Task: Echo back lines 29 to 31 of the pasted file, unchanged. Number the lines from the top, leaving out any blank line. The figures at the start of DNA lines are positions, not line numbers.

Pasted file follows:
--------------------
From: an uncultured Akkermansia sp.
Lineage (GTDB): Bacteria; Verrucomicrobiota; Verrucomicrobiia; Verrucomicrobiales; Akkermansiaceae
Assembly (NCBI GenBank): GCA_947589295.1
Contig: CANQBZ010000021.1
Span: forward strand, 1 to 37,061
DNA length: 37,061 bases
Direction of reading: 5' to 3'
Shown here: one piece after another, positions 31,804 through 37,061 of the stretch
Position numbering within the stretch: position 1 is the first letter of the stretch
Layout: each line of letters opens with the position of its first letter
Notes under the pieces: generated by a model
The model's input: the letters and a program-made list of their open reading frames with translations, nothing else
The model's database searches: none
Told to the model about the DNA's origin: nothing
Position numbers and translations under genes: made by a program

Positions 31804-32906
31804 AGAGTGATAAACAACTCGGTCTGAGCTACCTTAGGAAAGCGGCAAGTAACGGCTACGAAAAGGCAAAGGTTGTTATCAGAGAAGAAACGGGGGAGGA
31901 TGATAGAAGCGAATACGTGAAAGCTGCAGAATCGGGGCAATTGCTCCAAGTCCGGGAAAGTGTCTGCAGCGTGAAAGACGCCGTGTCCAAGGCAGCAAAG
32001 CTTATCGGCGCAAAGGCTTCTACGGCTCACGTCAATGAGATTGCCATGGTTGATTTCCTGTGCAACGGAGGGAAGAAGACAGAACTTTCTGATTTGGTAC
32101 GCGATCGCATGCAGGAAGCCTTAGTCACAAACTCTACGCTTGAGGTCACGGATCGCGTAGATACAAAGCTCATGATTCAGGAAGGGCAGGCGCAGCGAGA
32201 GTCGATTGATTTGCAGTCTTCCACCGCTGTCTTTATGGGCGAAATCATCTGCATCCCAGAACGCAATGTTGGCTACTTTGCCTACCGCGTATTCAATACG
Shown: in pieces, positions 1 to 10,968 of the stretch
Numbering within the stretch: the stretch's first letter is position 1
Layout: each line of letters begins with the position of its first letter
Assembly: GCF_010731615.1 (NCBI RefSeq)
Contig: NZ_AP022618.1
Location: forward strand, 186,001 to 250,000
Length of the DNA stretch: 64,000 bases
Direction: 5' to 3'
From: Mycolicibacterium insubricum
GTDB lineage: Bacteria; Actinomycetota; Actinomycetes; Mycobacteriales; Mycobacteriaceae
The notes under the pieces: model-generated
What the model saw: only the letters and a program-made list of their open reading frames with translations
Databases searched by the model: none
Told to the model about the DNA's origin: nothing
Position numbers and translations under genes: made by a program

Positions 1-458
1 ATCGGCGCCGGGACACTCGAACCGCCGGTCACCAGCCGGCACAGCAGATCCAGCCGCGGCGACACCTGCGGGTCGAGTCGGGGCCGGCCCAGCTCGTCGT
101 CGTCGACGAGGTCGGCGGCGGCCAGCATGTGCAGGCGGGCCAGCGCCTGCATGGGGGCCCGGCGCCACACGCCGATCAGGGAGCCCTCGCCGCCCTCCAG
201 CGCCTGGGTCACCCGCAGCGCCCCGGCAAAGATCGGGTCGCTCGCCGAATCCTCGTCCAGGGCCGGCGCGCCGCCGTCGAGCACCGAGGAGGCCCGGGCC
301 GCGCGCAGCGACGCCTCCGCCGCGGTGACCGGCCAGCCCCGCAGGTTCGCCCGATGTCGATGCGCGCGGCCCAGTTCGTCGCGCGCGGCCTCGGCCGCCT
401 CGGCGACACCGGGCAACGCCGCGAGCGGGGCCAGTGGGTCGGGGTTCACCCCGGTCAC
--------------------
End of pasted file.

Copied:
Direction: 5' to 3'
From: Mycolicibacterium insubricum
GTDB lineage: Bacteria; Actinomycetota; Actinomycetes; Mycobacteriales; Mycobacteriaceae